Tangping and Involution: Decelerators Have Their Say

From ideals to reality, China’s young workforce can find balance away from the 996

The news looks rather surreal when Byte Dance, Tiktok’s holding company announced to cancel the weekend working policy in China, almost as surreal as the hype this social media app has managed to evoke around the world in the past 24 months. China, once falling behind others on the map of top workaholic cultures, with neighbours like Japan, South Korea, and Singapore taking the podium, is now making headlines with “996” (9AM to 9PM, six days a week), and even “007”. The country’s leading technology and internet companies such as Huawei, Alibaba and Tencent have become a representation of the modern-day rat race.

But things don’t end there. Such announcements from corporate giants are believed to be a gesture in alignment with the latest three-children policy, that affects the country’s young workforce today. They are the first and perhaps the only one-child generation destined to support themselves, their parents and their children at the same time. Under such a pressured environment, Tǎngpíng 躺平 (lying flat) whirred as a popular buzzword across Chinese social media earlier this year that reflected the young generation’s frustration with society’s increasing demands.

Social commentary also circled around the topic both inside and outside of China, dubbing this generation as China’s ‘involuted’ generation or Nèijuǎn 内卷 literally meaning 'inward curling'. Individuals began labelling themselves 'five' which has a similar pronunciation to Fèiwù 废物 (trash). They question the established working culture reigning today, with some even refusing to work at all, maintaining below-average living standards and using second-hand or disserted goods only.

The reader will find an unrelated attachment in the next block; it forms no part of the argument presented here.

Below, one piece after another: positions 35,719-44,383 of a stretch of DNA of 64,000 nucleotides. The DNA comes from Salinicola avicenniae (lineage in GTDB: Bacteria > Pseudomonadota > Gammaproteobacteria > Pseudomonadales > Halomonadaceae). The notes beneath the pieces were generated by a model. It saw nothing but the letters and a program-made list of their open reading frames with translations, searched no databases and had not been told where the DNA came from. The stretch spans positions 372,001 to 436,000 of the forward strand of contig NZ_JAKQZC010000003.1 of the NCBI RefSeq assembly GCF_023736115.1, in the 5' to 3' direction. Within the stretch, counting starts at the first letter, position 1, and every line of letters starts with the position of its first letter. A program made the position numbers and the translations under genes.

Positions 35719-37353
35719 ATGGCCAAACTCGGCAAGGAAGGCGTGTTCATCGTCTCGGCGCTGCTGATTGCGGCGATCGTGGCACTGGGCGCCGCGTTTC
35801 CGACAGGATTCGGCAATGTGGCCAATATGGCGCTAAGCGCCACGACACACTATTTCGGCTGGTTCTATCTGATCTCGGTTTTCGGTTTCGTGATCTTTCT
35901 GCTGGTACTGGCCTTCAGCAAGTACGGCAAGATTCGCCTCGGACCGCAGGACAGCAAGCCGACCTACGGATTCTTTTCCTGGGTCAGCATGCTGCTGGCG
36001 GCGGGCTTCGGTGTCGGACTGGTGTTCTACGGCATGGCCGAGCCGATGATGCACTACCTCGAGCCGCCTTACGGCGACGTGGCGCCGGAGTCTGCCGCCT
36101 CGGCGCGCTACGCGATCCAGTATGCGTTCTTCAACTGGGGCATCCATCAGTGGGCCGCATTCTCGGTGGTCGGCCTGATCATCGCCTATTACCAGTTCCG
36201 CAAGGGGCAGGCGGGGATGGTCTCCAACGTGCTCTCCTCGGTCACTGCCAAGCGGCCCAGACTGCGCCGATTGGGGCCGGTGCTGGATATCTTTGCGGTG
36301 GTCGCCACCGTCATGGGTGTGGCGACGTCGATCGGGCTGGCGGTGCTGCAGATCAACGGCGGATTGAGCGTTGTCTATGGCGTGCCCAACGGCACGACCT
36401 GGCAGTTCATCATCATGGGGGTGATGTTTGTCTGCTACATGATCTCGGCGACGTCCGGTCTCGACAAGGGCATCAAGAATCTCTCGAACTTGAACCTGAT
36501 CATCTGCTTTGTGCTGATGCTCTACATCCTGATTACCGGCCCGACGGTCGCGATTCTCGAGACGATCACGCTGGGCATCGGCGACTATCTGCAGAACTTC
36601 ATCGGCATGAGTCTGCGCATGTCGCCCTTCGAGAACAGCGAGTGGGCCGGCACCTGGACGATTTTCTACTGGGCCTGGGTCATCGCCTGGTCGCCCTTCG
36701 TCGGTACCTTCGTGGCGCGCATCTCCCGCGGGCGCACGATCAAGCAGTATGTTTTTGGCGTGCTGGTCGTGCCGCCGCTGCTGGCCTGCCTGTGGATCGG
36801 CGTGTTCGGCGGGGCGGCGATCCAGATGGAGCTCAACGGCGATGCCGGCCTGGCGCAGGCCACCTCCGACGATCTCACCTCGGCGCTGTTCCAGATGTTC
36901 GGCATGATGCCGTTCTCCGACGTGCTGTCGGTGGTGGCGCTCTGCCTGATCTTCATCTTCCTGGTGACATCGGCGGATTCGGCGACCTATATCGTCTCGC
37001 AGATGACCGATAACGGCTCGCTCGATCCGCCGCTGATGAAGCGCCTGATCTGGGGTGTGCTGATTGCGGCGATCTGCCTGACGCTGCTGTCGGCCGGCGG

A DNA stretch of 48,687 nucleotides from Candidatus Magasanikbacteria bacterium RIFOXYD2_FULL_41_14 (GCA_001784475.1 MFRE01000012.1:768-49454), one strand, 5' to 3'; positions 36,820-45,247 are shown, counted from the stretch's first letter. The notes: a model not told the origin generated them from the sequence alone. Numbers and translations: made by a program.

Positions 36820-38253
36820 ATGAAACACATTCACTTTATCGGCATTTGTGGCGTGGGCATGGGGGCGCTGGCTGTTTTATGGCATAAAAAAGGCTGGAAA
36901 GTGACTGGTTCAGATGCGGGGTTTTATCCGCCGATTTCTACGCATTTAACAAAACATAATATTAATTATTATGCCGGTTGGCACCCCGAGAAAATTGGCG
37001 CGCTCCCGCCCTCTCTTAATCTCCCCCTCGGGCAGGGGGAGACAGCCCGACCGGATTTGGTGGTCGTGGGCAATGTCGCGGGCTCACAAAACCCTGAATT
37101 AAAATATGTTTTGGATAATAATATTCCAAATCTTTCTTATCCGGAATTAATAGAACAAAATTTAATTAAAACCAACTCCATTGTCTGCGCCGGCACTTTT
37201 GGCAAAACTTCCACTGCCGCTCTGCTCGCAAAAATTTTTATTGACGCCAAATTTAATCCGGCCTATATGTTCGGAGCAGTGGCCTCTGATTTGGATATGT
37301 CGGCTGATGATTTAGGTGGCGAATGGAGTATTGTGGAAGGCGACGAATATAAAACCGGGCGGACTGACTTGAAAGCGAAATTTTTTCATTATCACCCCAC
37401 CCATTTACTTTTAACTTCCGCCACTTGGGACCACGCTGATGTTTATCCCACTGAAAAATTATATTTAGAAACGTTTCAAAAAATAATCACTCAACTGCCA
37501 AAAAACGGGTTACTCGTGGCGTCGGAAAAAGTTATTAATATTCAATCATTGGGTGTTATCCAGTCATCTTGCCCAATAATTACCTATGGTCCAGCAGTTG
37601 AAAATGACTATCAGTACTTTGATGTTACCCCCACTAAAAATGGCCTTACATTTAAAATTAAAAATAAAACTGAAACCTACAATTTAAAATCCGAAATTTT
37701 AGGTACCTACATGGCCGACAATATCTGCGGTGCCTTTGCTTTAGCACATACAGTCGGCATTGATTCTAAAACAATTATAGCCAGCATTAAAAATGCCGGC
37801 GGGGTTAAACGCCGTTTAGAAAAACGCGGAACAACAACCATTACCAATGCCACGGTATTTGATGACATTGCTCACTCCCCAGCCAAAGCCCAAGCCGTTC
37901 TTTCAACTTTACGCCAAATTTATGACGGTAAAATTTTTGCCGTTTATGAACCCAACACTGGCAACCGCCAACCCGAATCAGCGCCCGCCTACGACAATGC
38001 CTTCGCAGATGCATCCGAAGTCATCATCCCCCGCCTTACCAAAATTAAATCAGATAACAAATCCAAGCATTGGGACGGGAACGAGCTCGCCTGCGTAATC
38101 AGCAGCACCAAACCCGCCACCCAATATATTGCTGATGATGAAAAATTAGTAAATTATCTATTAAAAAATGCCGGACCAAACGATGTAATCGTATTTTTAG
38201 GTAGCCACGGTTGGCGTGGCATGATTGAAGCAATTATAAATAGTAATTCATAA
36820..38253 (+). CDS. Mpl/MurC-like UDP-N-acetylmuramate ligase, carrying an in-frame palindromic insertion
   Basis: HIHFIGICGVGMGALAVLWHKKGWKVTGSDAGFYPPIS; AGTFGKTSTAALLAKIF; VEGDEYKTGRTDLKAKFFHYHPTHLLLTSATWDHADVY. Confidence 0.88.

Is there really no middle ground? Are Chinese workers forced to choose between absolute cynicism and endless competition? TONG speaks to three young individuals across different cities who managed to strike a balance between self-empowerment, consumerism and freedom. They confront the realities of living, but rather than succumbing to entrapment, avoidance or apathy, have instead taken the road of mindful subsistence that prioritises wellbeing and a slow down of work as we know it to be.

别卷了 命要紧 'Don't go involuted, life is what matters'.
别卷了 命要紧 'Don't go involuted, life is what matters'.

Reasons to Choose a Decelerated lifestyle

For those fresh out of university, workplaces in contrast can be hierarchical and mundane. Miss Xu, a 25-year-old music educator and performer in Hefei, got a decent job at a state-owned company after graduating from her university. But, she was unhappy about the way she was treated. “Just because I’m young and junior, I was asked to work as a receptionist. It made me insecure, and I felt I could be replaced at any time. On the other hand, the way some of my friends work with only one day off in a week really scared me.”